The use of RCTs to test public health interventions is increasing, a predictable development given their importance as a source of evidence. The defining feature of a cluster RCT is that the unit of allocation is a group rather than an individual.21 Cluster trials are important to public health for four reasons. Many public health interventions are delivered to groups, areas, institutions or systems collectively rather than individually; testing the delivery of an intervention to an individual might raise concerns if others are not included; individually-delivered interventions might spread among family, friends or the wider community; and we are often interested in the mass effectiveness of interventions that will be rolled out to the public with varying degrees of quality, uptake, adherence and response, even if they have been shown to be efficacious in individual cases.22 We will not discuss the issues of design,23 analysis21,24,25 and reporting of cluster RCTs,26–28 but we think that researchers have an ethical responsibility to be aware of them, to seek advice and to report on the basis of appropriate analyses.27,29–31
Challenges and responses
Cluster RCTs involve two levels of consent:28 for the involvement of the group and the individual. Commonly, local guardians or representatives – elected leaders, community elders or group heads – act as cluster guardians who consent to participation. In communities in which collective decision-making is customary, communal leaders may express the collective will. To do this, they have to decide that participation is in the best interest of the community, a utilitarian judgement that may also be contested given that communities are usually amalgams of smaller communities.29,32 In a complex society, how do we identify individuals – or groups – who speak for the many? How far can we say their guardianship extends to such a decision? We need to bear in mind that representatives will almost never have been appointed for the context in which we seek their assent and so their fitness for this role may be questionable.
We have found group consent challenging. At the minimum, we need to document the choice of representatives and the reasons for approaching them.33 In all our trials, we have tried to make the process of cluster consent as open as possible. Since it is unlikely that one type of person can represent a community, we have sought agreement from a range of stakeholders. In most cases we have held community meetings at which the idea of the trial has been discussed and consent for it sought (Table 1 and Box 1). This has not always been written consent, which tends to have been reserved for elected representatives and village heads, but it has at least been inclusive.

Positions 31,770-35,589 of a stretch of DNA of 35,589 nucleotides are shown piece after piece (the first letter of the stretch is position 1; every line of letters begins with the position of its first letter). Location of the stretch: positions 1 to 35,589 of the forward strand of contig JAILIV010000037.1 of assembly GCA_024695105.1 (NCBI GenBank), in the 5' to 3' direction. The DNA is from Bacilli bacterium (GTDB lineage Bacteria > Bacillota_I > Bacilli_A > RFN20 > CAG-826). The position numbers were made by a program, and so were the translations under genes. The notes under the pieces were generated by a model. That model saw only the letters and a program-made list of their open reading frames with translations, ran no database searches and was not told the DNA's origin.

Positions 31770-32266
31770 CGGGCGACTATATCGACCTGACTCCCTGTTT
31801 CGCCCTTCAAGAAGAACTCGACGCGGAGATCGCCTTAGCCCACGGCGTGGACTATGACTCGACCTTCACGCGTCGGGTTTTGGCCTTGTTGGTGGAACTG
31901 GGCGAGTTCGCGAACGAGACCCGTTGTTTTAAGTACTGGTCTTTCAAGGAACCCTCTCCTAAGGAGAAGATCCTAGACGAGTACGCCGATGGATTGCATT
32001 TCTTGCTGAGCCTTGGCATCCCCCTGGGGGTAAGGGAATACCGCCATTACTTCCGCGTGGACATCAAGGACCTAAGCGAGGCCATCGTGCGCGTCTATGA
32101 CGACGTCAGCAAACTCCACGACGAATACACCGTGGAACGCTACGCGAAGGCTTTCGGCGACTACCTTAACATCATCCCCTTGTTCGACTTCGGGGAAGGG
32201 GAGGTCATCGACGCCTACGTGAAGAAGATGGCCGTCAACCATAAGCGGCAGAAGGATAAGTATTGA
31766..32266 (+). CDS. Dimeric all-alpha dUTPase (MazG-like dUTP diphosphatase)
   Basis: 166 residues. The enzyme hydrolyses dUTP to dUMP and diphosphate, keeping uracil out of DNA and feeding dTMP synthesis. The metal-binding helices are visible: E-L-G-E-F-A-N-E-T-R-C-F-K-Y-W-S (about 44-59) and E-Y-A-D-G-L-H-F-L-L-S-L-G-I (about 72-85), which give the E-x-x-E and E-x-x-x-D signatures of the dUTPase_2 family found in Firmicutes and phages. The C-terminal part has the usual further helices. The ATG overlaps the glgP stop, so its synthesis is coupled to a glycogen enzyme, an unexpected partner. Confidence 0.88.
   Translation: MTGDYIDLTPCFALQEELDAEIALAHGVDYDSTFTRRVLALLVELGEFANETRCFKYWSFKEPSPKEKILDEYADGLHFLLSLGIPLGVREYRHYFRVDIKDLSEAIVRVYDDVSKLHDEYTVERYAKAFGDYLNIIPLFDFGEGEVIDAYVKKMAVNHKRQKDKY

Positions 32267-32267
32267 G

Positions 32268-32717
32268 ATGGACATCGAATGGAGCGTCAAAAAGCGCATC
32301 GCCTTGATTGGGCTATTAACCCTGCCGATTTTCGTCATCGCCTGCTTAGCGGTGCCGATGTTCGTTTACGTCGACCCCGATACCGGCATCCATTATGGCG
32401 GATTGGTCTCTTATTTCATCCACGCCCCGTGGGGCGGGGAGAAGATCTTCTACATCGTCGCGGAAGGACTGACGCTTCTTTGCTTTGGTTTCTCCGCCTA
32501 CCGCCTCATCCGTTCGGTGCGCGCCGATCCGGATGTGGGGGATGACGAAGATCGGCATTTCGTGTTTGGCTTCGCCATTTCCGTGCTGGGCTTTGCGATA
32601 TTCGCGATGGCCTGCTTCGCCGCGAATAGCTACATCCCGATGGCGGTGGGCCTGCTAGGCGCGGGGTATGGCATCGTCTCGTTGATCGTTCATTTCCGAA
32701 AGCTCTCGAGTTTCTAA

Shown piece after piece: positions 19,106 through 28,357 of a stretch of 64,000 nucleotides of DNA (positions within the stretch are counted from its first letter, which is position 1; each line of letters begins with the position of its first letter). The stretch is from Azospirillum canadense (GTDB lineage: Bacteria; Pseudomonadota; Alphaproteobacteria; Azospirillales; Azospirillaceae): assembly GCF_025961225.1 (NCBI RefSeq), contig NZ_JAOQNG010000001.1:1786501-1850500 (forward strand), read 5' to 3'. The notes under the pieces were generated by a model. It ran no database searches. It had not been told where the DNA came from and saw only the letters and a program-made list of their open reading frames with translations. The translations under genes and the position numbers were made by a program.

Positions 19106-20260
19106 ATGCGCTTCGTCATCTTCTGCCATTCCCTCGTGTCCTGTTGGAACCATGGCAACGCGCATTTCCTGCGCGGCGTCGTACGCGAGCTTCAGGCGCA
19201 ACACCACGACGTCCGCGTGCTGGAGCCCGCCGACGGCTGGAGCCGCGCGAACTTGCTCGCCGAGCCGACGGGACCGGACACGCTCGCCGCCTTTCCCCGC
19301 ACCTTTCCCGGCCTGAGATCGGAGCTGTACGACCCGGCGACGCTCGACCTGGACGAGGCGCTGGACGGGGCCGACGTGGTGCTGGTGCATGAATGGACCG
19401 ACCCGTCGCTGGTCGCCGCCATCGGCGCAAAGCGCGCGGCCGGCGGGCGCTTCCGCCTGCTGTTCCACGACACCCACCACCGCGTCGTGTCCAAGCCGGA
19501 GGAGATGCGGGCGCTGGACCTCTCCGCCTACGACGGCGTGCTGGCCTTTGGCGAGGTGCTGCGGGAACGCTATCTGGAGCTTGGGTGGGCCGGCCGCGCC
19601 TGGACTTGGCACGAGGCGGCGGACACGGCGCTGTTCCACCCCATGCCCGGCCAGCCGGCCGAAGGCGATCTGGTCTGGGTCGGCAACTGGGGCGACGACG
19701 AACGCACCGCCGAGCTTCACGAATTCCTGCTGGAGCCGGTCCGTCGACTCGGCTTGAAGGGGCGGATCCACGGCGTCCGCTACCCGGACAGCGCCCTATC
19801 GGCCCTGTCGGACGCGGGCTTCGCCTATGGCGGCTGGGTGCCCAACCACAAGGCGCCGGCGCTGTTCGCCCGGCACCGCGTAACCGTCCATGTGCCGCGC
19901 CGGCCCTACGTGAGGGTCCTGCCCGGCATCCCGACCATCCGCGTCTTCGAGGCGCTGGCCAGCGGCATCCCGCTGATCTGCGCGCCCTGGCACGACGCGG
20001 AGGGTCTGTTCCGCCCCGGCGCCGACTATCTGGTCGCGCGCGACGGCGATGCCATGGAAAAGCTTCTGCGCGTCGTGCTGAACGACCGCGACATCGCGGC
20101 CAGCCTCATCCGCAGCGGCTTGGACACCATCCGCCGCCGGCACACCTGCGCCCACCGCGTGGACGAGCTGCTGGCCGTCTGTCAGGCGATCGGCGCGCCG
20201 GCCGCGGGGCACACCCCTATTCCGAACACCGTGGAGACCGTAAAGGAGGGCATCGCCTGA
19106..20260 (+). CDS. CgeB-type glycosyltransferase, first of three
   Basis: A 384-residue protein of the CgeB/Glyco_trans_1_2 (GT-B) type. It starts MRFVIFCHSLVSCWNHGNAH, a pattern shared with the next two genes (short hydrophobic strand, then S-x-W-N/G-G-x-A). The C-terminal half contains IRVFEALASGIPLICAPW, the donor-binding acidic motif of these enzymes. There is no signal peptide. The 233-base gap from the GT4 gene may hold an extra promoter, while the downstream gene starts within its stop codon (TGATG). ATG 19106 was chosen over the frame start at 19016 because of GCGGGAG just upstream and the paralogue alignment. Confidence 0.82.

Box 1. Examples of ethical challenges faced
Consent from cluster guardians
In all trials, the design of the cluster RCT was explained to cluster guardians before initiation.
Bangladesh: we held meetings and took verbal consent from community leaders, religious leaders, local chairmen, and elected administrative union heads.
India (Jharkhand, Orissa): we held open community meetings with village elders, opinion leaders and headmen. Written permission was granted by village elders. Clusters roughly corresponded with panchayats, although the project is spread across two states. In Orissa, panchayats have elected sarpanchs who acted as cluster guardians. In Jharkhand there had not been panchayat elections for some years and the debate about whether to hold them or to continue with the traditional system of governance involving village headmen is sub-judice: we obtained consent from traditional village headmen.
India (Mumbai): we held community meetings and took verbal consent from general practitioners, community-based organizations, non-government organizations, municipal representatives, health-post personnel, representatives of the Integrated Child Development Services, political officers of major parties and self-declared social workers. We explained to representatives what the community might contribute to the work: assistance with mapping, help to identify households, births and deaths, nominating community members to join the team and attending periodic meetings. In one area, we were advised to seek permission from a political leader (bhai), but were unable to meet him over 8 visits. A local general practitioner kindly discussed the trial with him and permission was granted.
Malawi: we held community meetings with district assembly members. We took signed consent from the District Commissioner, traditional authorities, group village headmen and village headmen.
Nepal (Makwanpur): we held open community meetings and took signed consent from heads of village development committees. Initially, one chairmanasked for a donation to each village development committee before approval could be given. Chairpersons also applied pressure for us to employpersonally recommended staff. Both these issues were resolved by a combination of resilience, a clear position and the support of the chairman ofthe district development committee, who emphasized the importance of the trial and our lack of financial wherewithal.
Nepal (Dhanusha): we held open community meetings and took signed consent from secretaries of village development committees.
Consent by individuals
In all trials, attendance at community group meetings is voluntary and group members have been told that the findings of their work will be compared with other areas in which groups are not active.
In all trials, verbal consent to data collection is taken after reading out an explanation. Participants are told that we hope that the data will contribute to the improvement of maternal and child health. The Jharkhand and Orissa trial Data Safety Monitoring Board recommended signed or thumbprint consent for individual data collection, and this has been introduced. We have disseminated baseline study findings to government and local stakeholders through programmes of meetings.